By Mario Rubano, MPH, Center for Healthy Aging, NYAM
Today’s guest blogger is Mario Rubano, Policy Associate at NYAM’s Center for Healthy Aging. Mr. Rubano plays a central role in the Academy’s next Then & Now event, “The Opportunities and Challenges of Healthy Aging in New York City.” He conducted the interviews documenting the experiences of older New Yorkers and will moderate the discussion of those experiences with historians Kavita Sivaramakrishnan, PhD, and David G. Troyansky, PhD. The event takes place online on Tuesday, November 15, 5:00 to 6:00 pm; you can register here.
The NYAM Library’s “Then & Now” series has explored a wide variety of medical and public health issues, bringing experts and researchers into dialogue with the broader NYAM community. As the Academy’s 175th anniversary celebrations wind down, we’re delighted to feature a different set of experts—older New Yorkers.
NYAM has been at the forefront of NYC older adult health and policy since 2006, when it first joined the Global Age-friendly Cities project, an international effort spearheaded by the World Health Organization (WHO). The following year saw the development of Age-friendly NYC, an award-winning partnership that reimagined how the City could meet the needs of its older residents. This shift was rooted in the 8 Domains of Livability, a collection of interconnected categories that captured the most vital aspects of healthy living for older adults in urban centers. Today, the Center for Healthy Aging (CHA) embodies this legacy in its ongoing mission to improve the health and well-being of current and future aging populations.
At present, New York City is home to roughly 1.2 million individuals aged 65+, and we were lucky enough to settle down with five of the busiest of them for personal interviews via Zoom. The participants, drawn from a network of grassroots age-friendly community groups, shared their insights, memories, experiences, and opinions (with classic New York panache) in a discussion structured around the 8 Domains of Livability. Each of the participants has maintained an active relationship with local community-based organizations, community boards, volunteer groups, or, in one case, as a part-time Reservist working with NYAM. What was immediately clear across each of the interviews was the devotion that each participant has to this city. Whether born-and-bred or a transplant, these New Yorkers were as energized by the city as one could possibly be, and it’s this vigor that brought their reflections to life.
If a single takeaway were to be drawn from these five interviews, it would be that “progress” is a constant process rather than a state-of-being or condition that is achieved. The domain of transportation illustrates this idea. The participants all remarked on the tremendous improvements in comfort and capacity that the public transportation system has undergone over their lifetimes. The advent of air conditioning to ease the misery of a summertime, rush-hour commute, the growing fleet of accessible kneeling buses that simplify the boarding process for individuals with mobility challenges, and the creation of station transfers were all viewed as highlights over the years. Yet, we also heard about significant lapses in the management of bus lines that blatantly ignore the needs of older New Yorkers and, in many instances, place undue burdens on communities of color.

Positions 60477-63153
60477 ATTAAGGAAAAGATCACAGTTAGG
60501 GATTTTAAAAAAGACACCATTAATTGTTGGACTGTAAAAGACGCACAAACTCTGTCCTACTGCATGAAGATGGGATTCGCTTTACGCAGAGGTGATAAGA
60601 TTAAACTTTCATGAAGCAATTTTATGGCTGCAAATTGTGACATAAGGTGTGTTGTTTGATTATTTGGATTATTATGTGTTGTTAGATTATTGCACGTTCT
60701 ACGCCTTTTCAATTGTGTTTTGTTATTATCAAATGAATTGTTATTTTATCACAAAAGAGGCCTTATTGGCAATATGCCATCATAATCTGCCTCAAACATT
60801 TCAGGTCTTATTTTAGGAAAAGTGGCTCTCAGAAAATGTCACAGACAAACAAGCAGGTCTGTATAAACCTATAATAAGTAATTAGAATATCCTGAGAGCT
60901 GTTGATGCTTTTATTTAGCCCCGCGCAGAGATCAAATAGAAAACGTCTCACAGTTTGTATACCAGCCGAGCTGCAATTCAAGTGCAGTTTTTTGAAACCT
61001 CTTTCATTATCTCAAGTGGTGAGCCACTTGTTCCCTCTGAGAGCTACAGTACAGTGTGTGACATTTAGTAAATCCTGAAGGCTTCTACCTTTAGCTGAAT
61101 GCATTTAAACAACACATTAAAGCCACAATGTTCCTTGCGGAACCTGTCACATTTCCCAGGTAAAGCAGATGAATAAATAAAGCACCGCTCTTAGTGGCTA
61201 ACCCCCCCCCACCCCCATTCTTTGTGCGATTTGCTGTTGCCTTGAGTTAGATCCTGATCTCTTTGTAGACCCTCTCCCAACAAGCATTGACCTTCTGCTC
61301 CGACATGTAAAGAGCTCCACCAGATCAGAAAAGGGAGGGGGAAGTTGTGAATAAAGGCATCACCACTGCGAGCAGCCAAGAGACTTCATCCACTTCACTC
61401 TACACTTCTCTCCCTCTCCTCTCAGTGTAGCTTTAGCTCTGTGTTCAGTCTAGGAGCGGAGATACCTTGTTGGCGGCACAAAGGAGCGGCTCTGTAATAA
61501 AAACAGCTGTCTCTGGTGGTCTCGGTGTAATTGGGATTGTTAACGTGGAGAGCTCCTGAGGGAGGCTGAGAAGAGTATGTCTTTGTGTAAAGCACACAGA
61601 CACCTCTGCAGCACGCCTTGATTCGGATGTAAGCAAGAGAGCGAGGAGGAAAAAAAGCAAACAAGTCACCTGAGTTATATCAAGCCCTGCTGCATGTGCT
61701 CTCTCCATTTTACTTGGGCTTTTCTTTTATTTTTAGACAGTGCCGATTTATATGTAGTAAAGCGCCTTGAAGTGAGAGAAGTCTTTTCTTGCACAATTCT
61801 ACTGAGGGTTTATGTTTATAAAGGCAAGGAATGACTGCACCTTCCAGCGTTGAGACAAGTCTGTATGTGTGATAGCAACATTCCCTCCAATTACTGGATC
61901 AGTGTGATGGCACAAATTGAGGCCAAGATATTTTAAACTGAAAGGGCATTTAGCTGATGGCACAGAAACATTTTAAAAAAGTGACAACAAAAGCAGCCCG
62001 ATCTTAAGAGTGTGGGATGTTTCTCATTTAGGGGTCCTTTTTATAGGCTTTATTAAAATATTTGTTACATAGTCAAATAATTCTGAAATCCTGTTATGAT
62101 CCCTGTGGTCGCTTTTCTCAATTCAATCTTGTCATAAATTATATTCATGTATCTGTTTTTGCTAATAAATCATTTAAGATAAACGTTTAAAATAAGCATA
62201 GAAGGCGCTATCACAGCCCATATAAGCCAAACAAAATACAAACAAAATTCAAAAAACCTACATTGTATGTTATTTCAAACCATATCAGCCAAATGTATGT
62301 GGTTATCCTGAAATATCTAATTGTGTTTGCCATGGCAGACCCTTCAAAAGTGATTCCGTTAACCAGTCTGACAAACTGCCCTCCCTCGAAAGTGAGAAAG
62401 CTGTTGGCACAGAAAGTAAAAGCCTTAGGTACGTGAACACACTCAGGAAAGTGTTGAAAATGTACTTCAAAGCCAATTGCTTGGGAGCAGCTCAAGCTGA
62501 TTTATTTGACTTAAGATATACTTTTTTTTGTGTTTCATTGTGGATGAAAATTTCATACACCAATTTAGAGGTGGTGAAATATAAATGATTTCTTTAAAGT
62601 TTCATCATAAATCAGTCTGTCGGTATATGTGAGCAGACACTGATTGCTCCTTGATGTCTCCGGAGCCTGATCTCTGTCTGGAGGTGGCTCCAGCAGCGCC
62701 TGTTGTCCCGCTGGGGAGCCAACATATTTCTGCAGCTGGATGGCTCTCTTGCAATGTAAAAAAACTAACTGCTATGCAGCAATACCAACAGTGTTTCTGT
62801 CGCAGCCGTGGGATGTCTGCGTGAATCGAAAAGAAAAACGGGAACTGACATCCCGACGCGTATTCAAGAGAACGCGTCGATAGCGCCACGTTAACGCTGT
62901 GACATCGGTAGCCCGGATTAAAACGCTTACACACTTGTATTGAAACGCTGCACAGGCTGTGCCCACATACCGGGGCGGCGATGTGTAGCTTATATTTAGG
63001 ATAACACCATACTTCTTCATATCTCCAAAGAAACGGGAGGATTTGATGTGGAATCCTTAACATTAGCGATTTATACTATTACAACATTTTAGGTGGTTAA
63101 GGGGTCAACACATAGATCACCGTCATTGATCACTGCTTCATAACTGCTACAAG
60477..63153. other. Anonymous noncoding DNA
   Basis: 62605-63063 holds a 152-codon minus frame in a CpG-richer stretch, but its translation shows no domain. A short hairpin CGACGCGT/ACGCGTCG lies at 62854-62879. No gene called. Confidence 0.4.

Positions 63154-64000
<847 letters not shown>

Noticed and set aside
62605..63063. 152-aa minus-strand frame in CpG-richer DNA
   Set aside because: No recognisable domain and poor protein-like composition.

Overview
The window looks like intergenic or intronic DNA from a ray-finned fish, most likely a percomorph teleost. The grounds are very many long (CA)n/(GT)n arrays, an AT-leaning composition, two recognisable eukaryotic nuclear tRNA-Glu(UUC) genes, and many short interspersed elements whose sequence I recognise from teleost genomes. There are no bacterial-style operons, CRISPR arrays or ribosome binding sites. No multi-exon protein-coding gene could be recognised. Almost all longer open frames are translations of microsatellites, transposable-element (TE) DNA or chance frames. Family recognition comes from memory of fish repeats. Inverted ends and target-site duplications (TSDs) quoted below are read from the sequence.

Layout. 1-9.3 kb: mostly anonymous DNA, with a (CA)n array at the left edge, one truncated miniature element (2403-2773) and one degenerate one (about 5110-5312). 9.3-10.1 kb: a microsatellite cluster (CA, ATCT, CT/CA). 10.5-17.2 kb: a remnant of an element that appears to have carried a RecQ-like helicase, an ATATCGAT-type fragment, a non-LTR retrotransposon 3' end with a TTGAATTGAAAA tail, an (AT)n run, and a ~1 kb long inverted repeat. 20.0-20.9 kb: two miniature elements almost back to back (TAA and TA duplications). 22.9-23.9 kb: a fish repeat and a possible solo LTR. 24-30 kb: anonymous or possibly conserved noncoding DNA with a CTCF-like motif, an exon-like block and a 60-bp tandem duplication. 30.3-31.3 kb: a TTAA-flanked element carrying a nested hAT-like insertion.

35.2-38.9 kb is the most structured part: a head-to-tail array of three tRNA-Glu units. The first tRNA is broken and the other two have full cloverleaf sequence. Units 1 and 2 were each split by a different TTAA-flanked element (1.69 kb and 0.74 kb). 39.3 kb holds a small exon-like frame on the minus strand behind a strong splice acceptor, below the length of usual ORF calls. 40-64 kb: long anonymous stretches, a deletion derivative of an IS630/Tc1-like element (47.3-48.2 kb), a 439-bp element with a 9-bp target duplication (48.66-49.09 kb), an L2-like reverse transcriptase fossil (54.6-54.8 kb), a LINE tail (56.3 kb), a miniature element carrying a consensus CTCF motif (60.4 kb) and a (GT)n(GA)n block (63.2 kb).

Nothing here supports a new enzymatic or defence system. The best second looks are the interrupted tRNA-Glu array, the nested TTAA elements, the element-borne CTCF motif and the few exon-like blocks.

Healthcare access also changed in remarkable ways, both positive and negative, over the course of their lifetimes. House calls from family doctors who knew and treated entire communities gave way to newer models of care that, while noted for their efficiency and quality, were seen as impersonal and disconnected. We heard sobering stories of healthcare in the years before desegregation and the ongoing effects of Robert Moses’ infrastructure projects, like the Cross Bronx Expressway. These stories demonstrate the necessity of continued civic and community engagement, even after broad, landmark victories. Legislative progress—such as that initiated by the Americans with Disabilities Act in 1990—must be continuously refined to ensure that the promises of better lives remain intact in an increasingly complex world.
This project has been a thrilling process in itself, and we look forward to sharing these New Yorkers’ stories, and hearing the commentary by our guest historians, Drs. Kavita Sivaramakrishnan and David Troyansky, at the upcoming November 15th Then & Now event.